Franco supporters have frequently contested Mercosur's suspension of the landlocked country after Franco won the presidency following impeachment and removal of former President Fernando Lugo.
Franco was vice president when the Paraguayan Senate impeached Lugo, forcing him to resign, and installed Franco as the new head of state.
Lugo lost out in political wrangling that followed a June 15 armed confrontation between police and landless peasants that left 11 peasants and six police dead at Curuguaty, southeastern Paraguay.
Mercosur and Union of South American States called Lugo's removal a coup and suspended Paraguay.
Paraguayans blame the left-wing and liberal bloc in the two organizations led by a triumvirate of Brazil, Argentina and Uruguay.
In recent months all three demonstrated a change of heart, trying to make amends. Argentina and Uruguay depend on Paraguayan hydro-electric power generation.
Mercosur nations also found the estrangement was hitting their exports to Paraguay.
OAS resisted lobbying by Mercosur and Unasur for Paraguay's suspension. Instead, OAS sent a fact-finding mission to Asuncion which concluded the charges against the new administration had no basis.
OAS says it considers Franco a legitimate and democratically appointed head of state and notes Franco is committed to having elections next year.
Former Costa Rican President and Nobel Peace Prize laureate Oscar Arias, sent by OAS to Asuncion, met this week with Franco and Foreign Minister Jose Felix Fernandez Estigarribia.
"We know nobody, nowhere in the world is questioning President Franco and we can forecast that the presidential election is going to evolve normally with guarantees for all candidates and that this government is committed to free and fair elections of which I have no doubts," Arias said.
"In OAS we are convinced that the process leading to the 21 April, 2013, elections will be transparent, peaceful and normal," he said.
Arias said it was important that "the world acknowledges this and supports what the Paraguayan government is doing in a climate of absolute tranquility. That is why it is important that we should be here and I have the job of being a guarantor of this and so I will, and proudly."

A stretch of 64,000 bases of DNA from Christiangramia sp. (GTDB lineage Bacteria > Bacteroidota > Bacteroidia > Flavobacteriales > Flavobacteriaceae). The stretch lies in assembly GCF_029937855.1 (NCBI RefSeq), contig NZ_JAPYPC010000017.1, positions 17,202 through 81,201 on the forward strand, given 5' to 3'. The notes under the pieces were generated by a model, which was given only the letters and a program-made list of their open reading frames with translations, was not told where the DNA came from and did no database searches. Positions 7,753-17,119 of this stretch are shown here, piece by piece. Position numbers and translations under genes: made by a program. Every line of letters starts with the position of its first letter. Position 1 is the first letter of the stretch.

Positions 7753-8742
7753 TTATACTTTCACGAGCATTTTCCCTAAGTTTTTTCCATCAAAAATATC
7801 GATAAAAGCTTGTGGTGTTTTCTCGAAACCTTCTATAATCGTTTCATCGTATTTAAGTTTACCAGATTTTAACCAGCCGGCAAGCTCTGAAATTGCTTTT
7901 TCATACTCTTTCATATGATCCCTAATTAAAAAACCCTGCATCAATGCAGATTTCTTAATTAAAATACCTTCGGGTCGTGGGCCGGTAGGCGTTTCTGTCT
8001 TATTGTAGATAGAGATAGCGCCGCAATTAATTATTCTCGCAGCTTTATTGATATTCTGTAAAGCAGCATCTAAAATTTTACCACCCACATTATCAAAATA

Arias plans to meet all Paraguayan political parties likely to take part in next year's elections.
He said he will also confer with leaders of the business community, media, unions and non-government organizations, as well as members of the Electoral Tribunal.
OAS Secretary General Jose Miguel Insulza said after an earlier visit to Asuncion that Paraguay was institutionally stable with normal political activity and full exercise of human and civil rights.
Paraguayan analysts say part of the problem may lie with Paraguay's demands for a fairer tariff for electricity imported by Brazil from the Itaipu border dam.
The Inter-American Commission on Human Rights, an OAS autonomous body, says Paraguay must investigate the Curuguaty killings and punish those responsible.
The Catholic Church in Paraguay also called on Franco's government to speed up an official investigation into the killings.
Meanwhile, the government is facing another political crisis over the killing this month of Paraguayan peasant leader Vidal Vega, who headed the landless peasants' Campesinos sin Tierra movement and the Committee of Relatives of Victims of the Curuguaty Massacre.
Vega was a key witness in the investigation of the Curuguaty killings that led to Lugo's removal from presidency.
Vega was killed in the presence of his family Dec. 1 by two men on a motorcycle who called at his home.
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